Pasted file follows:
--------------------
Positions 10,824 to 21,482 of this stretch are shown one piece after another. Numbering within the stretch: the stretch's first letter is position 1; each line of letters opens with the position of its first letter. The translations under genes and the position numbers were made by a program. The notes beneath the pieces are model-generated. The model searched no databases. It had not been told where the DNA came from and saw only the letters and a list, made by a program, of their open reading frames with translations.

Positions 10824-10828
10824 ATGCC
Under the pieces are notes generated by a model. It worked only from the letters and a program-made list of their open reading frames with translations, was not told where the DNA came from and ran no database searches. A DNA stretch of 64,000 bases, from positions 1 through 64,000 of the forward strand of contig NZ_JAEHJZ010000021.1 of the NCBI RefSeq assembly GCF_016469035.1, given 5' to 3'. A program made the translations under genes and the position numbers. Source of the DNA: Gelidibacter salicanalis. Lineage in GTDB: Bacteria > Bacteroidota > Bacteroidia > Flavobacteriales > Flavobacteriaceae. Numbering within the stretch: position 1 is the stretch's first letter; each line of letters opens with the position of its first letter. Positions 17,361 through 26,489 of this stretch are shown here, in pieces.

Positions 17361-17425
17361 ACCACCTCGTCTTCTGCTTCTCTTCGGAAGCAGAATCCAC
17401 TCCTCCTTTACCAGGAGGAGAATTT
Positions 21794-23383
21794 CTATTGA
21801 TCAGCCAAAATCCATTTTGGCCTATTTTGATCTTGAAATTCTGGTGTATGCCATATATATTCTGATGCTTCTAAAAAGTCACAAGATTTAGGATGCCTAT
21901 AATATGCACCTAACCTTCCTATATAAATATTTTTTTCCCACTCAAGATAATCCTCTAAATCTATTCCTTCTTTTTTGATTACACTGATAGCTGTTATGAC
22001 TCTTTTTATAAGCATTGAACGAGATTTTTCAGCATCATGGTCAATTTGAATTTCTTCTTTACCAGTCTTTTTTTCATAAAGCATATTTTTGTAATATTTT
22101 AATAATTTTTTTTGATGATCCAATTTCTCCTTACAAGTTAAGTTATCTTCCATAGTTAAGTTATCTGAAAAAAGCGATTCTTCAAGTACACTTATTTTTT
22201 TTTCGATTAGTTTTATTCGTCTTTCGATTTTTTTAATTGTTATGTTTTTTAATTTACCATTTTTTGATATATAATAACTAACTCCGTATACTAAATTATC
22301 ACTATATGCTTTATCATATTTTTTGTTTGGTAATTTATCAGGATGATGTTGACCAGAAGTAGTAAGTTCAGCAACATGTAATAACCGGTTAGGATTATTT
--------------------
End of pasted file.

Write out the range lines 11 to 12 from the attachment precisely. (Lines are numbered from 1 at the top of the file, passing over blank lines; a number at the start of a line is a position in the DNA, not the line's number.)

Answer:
21901 AATATGCACCTAACCTTCCTATATAAATATTTTTTTCCCACTCAAGATAATCCTCTAAATCTATTCCTTCTTTTTTGATTACACTGATAGCTGTTATGAC
22001 TCTTTTTATAAGCATTGAACGAGATTTTTCAGCATCATGGTCAATTTGAATTTCTTCTTTACCAGTCTTTTTTTCATAAAGCATATTTTTGTAATATTTT